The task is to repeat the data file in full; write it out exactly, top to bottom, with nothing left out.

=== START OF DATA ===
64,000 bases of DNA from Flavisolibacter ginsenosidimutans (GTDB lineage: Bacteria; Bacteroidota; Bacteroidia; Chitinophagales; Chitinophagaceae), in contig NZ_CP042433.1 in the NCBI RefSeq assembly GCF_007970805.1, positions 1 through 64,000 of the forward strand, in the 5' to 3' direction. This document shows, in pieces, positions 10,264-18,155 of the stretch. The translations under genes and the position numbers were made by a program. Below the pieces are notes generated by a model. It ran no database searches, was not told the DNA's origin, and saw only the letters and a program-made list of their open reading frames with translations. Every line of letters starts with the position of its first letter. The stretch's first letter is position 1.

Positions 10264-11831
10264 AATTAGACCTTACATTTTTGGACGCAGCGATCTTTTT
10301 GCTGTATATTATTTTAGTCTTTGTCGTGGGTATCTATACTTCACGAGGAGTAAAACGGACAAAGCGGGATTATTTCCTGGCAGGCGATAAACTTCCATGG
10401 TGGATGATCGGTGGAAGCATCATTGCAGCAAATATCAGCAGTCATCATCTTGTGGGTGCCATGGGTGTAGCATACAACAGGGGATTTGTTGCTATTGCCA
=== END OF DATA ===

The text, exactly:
64,000 bases of DNA from Flavisolibacter ginsenosidimutans (GTDB lineage: Bacteria; Bacteroidota; Bacteroidia; Chitinophagales; Chitinophagaceae), in contig NZ_CP042433.1 in the NCBI RefSeq assembly GCF_007970805.1, positions 1 through 64,000 of the forward strand, in the 5' to 3' direction. This document shows, in pieces, positions 10,264-18,155 of the stretch. The translations under genes and the position numbers were made by a program. Below the pieces are notes generated by a model. It ran no database searches, was not told the DNA's origin, and saw only the letters and a program-made list of their open reading frames with translations. Every line of letters starts with the position of its first letter. The stretch's first letter is position 1.

Positions 10264-11831
10264 AATTAGACCTTACATTTTTGGACGCAGCGATCTTTTT
10301 GCTGTATATTATTTTAGTCTTTGTCGTGGGTATCTATACTTCACGAGGAGTAAAACGGACAAAGCGGGATTATTTCCTGGCAGGCGATAAACTTCCATGG
10401 TGGATGATCGGTGGAAGCATCATTGCAGCAAATATCAGCAGTCATCATCTTGTGGGTGCCATGGGTGTAGCATACAACAGGGGATTTGTTGCTATTGCCA